The Parish of St.Mary, Tacarigua, comprises congregations at:

St. Mary – Tacarigua
St. Aidan – Arouca
St. Philip – Lopinot and
The Church of the Transfiguration – Maloney

St Mary- Tacarigua

The Parish of St. Mary, Tacarigua, began in 1826 with the formation of a congregation at Tacarigua through the combined effort of the Reverend Gentlemen J. H. Keston and John Pinder who established a small Missionary outpost at the village Police Station. From this outpost, pastoral advice and conversions as well as the sacraments of baptisms, marriages and burials were undertaken.

Plans for building the first parish church started around 1841 with the contributions from ex-slaves and Roman Catholics on six acres of land donated for the mission of the church by a wealthy planter – William H. Burnley, owner of the Orange Grove Estate. The foundation stone was laid in 1842. The church building was constructed in the same year by Reverend I. Hamilton and was consecrated in 1843 by Bishop Parry. The Feast of Title, the Nativity of the Blessed Virgin Mary is observed on September 08.

The Church Building with a seating capacity of three hundred and fifty in the main is still as it was redesigned and rebuilt in 1901 by the Rev. W. M. Springer, making it the second oldest church building in this Diocese. Repairs to the roof were undertaken in 1968 and 2004, the stained glass windows were restored in 1998 and the belfry and steeple were renovated in 2001.

The Children’s Home originally called “The Orphan Asylum and Industrial School for Coolie Orphans” was established in 1837 as an Anglican Mission. The wooden Rectory, located on the Eastern Main Road, Tacarigua, was commissioned in 1844.

St Aidan
Arouca

History

The Arouca (St. Aidan) congregation was established by the Reverend Ramsden in 1886. Initially, services were held in an abandoned cow pen before constructing a wooden building in 1890 at the comer of Davis Street and the Eastern Main Road on approximately three (3) acres of land donated by the Manager of the Orange Grove Estate.

The cow pen also accommodated the primary school established in 1889. The Church building is now a modern concrete structure, erected during the tenure of Rev. S.K.Cumberbatch, with a seating capacity of approximately one hundred and fifty persons. The primary school like the church has been completely rebuilt and enlarged over time. The Feast of Title is observed on August 31.

St. Phillip
Lopinot

History

Early in the 19th Century during the era of the plantation system, cocoa proprietor Brown, an Anglican of Lopinot, met with his estate workers in his “cocoa house” for Bible Study and prayer. The cocoa house was later regarded as proprietor Brown’s private chapel. This Bible Study grouping gave rise to the establishment of the Anglican community in Lopinot (St. Philip) as the Bible Study sessions developed to be worshiping sessions on Sundays.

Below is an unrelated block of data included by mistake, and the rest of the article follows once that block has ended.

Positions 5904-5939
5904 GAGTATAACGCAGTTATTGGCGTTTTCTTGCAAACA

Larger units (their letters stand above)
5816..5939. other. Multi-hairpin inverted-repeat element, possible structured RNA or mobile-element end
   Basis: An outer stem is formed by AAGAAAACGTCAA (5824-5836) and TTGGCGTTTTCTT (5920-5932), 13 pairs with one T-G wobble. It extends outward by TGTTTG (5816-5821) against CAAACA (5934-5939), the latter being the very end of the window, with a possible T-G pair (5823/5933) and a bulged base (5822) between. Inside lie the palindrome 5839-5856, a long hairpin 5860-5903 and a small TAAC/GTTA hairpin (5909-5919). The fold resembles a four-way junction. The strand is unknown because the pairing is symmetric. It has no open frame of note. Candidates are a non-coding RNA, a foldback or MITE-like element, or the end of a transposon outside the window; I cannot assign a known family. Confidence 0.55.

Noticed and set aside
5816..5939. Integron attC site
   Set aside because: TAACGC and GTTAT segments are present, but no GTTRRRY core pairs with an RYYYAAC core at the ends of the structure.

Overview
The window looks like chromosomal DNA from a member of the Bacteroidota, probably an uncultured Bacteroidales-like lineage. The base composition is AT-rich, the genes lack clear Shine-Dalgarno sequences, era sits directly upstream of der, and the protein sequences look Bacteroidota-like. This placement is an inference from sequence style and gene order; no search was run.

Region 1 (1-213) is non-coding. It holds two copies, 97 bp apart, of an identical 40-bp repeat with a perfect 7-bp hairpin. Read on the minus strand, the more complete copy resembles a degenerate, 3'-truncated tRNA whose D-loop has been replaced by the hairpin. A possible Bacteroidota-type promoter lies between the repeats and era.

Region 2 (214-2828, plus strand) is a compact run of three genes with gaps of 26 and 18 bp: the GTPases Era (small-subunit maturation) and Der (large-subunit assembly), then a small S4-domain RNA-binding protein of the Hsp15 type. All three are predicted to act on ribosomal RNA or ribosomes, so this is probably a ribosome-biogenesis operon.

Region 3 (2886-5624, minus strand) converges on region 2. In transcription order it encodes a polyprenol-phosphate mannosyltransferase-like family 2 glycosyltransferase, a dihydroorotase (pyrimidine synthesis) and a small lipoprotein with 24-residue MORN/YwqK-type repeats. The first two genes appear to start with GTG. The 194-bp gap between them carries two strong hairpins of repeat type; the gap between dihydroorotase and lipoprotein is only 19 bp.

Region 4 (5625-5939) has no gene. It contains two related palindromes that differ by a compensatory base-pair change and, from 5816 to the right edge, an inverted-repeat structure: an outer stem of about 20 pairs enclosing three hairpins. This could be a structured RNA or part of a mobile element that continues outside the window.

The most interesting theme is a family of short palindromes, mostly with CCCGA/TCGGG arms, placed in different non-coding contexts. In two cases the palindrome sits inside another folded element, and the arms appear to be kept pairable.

The cocoa house was donated to the Anglican Diocese in the 1950s by the Brown family for use as a church building. It serves as a tourist attraction in the area mainly on account of its structure – tapia walls plastered with concrete. Although seating capacity is approximately for forty persons, attendance remains relatively low, an average of ten on Sundays except on special occasions. The Feast of Title is observed on May 01.

Church of the Transfiguration
(Maloney Mission)

History

The start of construction of the church building was preceded by the blessing of the grounds by the Reverend Fr. Dr.  Anderson Maxwell on 27th September 2018. After construction, The Dedication Service of The Church of the Transfiguration was performed by Bishop Claude Berkley on 25th February, 2020.

This Church had its beginning as the Maloney Mission, which was established in 1987 when a core group of about 15 Anglicans began worshiping regularly on Sunday evenings at the Maloney Community Centre. This resulted from a pioneering stewardship effort of the parish, in the Maloney area, led by the late Rev. Fr. David Benjamin. Uncertainty of the use of the building for worship in 1998 forced the group to share the building used by the Roman Catholics while maintaining the evening service regime.

When the Roman Catholics began construction of their own building in the late 1990s, the Anglicans shifted venue to the nearby Red Hill Community Centre during the period 1996-1997 while still adhering to the evening service schedule. Attendance continued to increase modestly. However, since the noisy surroundings on Sunday afternoons were not conducive to the worshiping atmosphere, a change in the time of worship from evenings to mornings was introduced.

From 1997 the service venue again shifted from the Red Hill Community Centre to the Maloney Regional Complex building. By February 2020 with the construction of the church building, Maloney finally had its own place of worship.

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